Joseph Priestley and Antoine Lavoisier, late 18th century.
4 0 c m
actual image size: 23cm x 32cm

Joseph Priestley and Antoine Lavoisier, late 18th century.


© Science Museum / Science & Society Picture Library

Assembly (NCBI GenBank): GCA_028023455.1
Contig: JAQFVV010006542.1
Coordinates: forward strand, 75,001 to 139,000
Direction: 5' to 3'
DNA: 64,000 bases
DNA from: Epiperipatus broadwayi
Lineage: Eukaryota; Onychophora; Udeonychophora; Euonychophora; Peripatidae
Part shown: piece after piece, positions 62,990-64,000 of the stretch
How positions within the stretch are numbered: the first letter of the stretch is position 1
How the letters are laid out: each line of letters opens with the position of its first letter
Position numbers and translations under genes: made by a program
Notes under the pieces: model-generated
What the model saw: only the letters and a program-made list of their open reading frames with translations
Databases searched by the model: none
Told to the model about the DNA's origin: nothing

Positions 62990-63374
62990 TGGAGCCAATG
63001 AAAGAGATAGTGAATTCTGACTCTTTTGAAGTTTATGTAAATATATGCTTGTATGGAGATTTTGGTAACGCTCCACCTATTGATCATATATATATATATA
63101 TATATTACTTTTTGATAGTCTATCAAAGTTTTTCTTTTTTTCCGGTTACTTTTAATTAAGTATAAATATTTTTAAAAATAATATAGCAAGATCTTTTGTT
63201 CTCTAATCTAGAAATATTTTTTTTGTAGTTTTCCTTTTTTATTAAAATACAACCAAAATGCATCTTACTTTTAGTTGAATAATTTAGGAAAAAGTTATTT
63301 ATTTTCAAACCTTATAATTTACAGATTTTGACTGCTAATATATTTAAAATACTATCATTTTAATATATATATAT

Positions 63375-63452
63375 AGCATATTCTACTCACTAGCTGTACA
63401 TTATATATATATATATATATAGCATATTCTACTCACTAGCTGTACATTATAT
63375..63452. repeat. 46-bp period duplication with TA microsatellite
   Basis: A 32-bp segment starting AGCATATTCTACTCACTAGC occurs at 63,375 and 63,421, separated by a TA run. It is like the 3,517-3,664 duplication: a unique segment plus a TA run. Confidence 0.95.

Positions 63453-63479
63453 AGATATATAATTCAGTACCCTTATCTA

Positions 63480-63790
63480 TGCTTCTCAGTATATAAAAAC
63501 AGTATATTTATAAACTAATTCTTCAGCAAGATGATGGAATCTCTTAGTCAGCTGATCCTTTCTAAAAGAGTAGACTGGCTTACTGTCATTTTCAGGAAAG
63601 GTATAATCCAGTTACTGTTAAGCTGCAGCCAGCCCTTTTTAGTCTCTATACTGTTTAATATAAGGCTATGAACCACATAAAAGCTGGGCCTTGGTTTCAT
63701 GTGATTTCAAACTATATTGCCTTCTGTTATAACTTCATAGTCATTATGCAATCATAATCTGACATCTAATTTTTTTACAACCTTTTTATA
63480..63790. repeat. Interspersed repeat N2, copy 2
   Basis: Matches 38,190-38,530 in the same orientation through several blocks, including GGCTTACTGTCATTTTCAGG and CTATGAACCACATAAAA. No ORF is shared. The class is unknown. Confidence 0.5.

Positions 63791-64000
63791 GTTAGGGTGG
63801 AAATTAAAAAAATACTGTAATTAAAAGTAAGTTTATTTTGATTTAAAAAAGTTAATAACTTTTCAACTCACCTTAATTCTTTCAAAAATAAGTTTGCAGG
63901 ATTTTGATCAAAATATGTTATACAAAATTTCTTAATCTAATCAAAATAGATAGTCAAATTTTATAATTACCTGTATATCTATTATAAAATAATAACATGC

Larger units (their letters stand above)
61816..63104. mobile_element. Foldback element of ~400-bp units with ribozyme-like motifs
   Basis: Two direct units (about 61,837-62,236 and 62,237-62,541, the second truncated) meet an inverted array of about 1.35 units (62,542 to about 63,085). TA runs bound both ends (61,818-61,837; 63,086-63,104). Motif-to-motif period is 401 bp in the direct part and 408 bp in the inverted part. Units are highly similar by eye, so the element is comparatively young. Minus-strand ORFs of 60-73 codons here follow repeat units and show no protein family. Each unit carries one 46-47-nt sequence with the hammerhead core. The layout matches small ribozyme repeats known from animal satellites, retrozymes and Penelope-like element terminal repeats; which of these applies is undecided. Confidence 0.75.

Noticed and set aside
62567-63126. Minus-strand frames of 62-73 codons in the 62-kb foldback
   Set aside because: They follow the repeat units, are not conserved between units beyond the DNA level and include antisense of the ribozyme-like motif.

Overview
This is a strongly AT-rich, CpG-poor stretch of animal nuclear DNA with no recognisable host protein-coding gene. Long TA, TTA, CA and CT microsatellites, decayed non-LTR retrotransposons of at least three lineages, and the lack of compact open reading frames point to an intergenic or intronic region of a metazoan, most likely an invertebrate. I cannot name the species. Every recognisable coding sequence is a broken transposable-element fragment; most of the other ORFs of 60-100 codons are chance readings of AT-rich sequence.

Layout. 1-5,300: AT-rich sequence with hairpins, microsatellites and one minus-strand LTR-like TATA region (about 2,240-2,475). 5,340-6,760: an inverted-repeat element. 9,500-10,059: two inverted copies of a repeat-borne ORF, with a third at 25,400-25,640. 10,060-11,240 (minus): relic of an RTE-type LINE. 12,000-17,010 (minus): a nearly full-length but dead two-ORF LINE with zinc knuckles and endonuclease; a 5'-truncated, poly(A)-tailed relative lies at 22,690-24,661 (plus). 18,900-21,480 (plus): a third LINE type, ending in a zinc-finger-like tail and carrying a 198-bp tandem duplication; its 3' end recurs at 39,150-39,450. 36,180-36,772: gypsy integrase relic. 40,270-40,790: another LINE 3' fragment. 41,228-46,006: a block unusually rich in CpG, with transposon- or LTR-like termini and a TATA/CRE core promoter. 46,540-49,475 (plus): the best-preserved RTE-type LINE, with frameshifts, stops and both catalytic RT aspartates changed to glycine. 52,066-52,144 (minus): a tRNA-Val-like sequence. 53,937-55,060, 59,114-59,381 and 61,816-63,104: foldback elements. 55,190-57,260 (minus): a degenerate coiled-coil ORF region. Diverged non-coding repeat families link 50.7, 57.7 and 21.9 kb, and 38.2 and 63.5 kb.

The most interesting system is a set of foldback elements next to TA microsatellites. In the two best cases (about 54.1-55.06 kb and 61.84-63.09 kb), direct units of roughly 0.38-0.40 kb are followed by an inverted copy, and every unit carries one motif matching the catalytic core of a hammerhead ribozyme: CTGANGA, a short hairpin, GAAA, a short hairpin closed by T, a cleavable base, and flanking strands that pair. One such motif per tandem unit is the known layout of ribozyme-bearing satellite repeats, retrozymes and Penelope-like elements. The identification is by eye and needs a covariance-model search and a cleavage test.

Engraving made in 1801 by Caldwell after a painting by Opie and David showing portraits of English-American theologian and chemist Priestley (1733-1804), and French chemist Lavoisier (1743-1794). Priestley discovered various gaseous elements and compounds, and in an experiment in 1774 obtained a gas which he named 'dephlogisticated air'. This was in fact oxygen, although it was not named thus until Lavoisier repeated Priestley's experiment. Lavoisier is considered to be the founder of the modern science of chemistry. His major work, the 'Traite elementaire de Chimie' (1789), contained many of the ideas that set chemistry on its modern path. He was also a member of the commission which devised the metric system.



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